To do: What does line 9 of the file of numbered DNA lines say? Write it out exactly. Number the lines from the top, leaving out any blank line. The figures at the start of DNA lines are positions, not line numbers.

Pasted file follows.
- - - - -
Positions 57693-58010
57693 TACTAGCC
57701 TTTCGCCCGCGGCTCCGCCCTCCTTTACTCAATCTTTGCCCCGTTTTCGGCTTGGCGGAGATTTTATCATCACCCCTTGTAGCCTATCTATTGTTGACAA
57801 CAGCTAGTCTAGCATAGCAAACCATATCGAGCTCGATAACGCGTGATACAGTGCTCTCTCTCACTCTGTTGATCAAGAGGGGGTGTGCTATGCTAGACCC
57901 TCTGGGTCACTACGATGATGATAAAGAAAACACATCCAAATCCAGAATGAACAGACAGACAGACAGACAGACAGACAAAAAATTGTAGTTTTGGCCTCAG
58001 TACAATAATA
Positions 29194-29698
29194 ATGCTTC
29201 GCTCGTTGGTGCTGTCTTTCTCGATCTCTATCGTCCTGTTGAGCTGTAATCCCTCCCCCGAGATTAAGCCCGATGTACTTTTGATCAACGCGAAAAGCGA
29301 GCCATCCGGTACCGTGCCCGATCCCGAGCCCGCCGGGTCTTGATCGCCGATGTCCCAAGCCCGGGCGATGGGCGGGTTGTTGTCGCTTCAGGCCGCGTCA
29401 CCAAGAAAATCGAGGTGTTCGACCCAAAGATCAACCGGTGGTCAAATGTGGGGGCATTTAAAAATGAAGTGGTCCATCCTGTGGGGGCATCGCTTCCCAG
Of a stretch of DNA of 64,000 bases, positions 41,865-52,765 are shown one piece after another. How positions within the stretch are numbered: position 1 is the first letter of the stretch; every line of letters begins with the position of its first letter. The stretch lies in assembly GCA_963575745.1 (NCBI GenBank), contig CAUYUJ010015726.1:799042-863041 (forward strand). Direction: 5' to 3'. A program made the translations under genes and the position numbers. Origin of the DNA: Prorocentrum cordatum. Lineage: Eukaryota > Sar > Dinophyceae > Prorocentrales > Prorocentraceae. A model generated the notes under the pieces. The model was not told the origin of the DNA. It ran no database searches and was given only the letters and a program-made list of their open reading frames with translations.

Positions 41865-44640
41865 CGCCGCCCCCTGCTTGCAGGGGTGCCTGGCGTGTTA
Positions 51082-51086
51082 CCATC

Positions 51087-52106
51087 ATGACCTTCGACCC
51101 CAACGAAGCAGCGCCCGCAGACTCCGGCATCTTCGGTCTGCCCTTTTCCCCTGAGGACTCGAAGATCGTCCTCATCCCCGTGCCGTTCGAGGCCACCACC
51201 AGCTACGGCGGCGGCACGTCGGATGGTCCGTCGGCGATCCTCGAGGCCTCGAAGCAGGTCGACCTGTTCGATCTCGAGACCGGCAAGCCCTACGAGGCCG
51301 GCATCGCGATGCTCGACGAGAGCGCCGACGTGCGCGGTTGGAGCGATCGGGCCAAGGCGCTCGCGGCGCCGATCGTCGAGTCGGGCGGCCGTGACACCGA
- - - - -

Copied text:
29201 GCTCGTTGGTGCTGTCTTTCTCGATCTCTATCGTCCTGTTGAGCTGTAATCCCTCCCCCGAGATTAAGCCCGATGTACTTTTGATCAACGCGAAAAGCGA